Coronavirus deaths hitting Black Americans harder

Expert says African-Americans more likely to have underlying conditions

Reserach has shown that more black americans are dying due to COVID-19 than whites and asians.

Coronavirus has claimed the lives of more than 146,000 Americans, according to data from the Centers for Disease Control and Prevention.

Since the pandemic began, public health experts say, Black Americans nationwide have died at an alarming rate -- two and a half times that of whites and Asians.

“We’ve been putting Band-Aids on a lot of these issues, but not addressing the core issues,” said Dr. Adam Milam, of Cedars-Sinai.

Milam detailed COVID disparities in a newly published article in the journal Health Equity.

For example, Milam said in Michigan alone, African-Americans are 14% of the population, but account for more than 40% of coronavirus-related deaths.

One reason for the disparity: Black Americans have a higher incidence of other health conditions.

“African-Americans have a higher prevalence of diabetes, higher prevalence of high blood pressure, chronic kidney disease -- all of those are risk factors for COVID-19 (complications,” Milam said.

Researchers said that’s just a part of a much broader picture.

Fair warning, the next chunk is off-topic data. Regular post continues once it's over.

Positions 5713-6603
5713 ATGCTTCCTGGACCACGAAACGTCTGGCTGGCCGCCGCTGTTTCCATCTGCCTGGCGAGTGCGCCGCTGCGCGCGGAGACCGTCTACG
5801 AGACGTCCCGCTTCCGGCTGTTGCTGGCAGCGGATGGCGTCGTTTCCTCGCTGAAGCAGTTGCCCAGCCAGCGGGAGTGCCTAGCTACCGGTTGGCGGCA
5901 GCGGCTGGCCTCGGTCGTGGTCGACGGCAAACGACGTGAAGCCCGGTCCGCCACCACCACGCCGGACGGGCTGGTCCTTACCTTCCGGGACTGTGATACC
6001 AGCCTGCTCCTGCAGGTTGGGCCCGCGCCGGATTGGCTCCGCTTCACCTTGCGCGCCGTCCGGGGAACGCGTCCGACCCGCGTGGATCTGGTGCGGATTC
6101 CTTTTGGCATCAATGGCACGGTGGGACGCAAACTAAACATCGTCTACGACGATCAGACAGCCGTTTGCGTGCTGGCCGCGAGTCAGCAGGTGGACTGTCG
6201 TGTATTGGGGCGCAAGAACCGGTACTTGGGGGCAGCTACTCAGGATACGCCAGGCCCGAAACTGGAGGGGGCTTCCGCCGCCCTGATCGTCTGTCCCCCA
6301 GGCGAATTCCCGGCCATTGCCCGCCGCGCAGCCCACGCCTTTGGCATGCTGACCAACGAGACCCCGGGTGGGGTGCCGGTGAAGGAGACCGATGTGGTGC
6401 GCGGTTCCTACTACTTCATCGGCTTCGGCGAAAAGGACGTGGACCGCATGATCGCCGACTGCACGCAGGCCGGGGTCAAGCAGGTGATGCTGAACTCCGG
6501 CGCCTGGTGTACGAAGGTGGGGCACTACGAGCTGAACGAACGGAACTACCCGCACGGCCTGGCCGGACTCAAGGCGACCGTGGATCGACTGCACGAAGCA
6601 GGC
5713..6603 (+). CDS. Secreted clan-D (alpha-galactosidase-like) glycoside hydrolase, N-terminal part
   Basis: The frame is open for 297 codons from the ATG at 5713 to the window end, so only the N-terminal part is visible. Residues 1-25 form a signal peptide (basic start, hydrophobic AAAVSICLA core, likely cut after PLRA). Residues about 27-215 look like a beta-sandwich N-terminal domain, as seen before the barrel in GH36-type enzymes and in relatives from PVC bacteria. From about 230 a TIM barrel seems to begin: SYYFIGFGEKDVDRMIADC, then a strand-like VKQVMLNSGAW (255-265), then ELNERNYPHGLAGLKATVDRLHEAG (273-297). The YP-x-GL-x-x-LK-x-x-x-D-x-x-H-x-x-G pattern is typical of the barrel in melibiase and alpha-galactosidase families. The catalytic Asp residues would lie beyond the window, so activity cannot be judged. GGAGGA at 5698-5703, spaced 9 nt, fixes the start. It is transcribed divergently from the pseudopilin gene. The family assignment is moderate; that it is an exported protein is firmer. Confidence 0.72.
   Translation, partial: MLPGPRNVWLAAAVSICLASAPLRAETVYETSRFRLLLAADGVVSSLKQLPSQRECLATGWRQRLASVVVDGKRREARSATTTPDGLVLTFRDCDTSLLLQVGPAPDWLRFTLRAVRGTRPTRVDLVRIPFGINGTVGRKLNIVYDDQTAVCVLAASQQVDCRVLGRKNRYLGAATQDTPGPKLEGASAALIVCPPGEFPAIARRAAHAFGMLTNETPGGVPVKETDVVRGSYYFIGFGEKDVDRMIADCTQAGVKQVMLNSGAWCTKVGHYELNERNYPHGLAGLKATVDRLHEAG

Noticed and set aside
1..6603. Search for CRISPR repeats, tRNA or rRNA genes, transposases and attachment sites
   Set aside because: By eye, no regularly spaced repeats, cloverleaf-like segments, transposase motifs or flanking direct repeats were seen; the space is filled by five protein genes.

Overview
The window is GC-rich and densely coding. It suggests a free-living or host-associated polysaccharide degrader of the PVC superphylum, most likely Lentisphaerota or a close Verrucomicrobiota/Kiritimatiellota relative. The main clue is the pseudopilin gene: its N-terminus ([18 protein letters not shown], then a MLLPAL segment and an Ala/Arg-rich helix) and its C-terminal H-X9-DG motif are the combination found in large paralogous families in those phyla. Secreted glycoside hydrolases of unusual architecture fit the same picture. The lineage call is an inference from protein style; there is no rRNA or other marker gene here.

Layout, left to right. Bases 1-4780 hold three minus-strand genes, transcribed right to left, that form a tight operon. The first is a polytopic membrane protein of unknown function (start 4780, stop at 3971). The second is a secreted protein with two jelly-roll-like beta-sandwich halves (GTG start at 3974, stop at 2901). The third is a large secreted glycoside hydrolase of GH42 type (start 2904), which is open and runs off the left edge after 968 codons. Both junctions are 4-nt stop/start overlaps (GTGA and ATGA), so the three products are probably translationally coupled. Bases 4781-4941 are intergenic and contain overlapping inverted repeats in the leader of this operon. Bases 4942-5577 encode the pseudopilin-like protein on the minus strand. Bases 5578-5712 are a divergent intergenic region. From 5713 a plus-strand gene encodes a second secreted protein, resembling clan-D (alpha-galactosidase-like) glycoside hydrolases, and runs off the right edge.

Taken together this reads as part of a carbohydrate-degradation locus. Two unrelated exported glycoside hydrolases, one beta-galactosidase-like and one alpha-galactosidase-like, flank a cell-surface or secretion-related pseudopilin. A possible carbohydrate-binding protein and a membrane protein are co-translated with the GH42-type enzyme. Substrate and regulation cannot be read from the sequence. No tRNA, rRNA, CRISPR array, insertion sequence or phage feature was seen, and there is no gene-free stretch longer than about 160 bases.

“Racism is not on the death certificate,” said Dr. Noble Maseru, of the Center for Health Equity at Pitt Public Health.

But Maseru said pre-existing social conditions do contribute to COVID, including limited access to health care and affordable housing, undernutrition, low wages and economic insecurity. Many employees in service industries could not afford to stay home during the pandemic.

“They’re going out as part of that essential workforce, and so they’re additionally exposing themselves, and they’re already vulnerable,” Maseru said.

In the short-term Maseru advocates more testing and contact tracing in underserved communities. Long-term? Experts say adopting a federal living wage will help families close the health gaps.

“Now is the opportunity to address some of these issues that have been lingering for three to four decades,” Milam said.

Maseru said housing is also an issue driving COVID infection. In some minority communities, there are several generations or multiple families living in one home, making it easier for the virus to spread.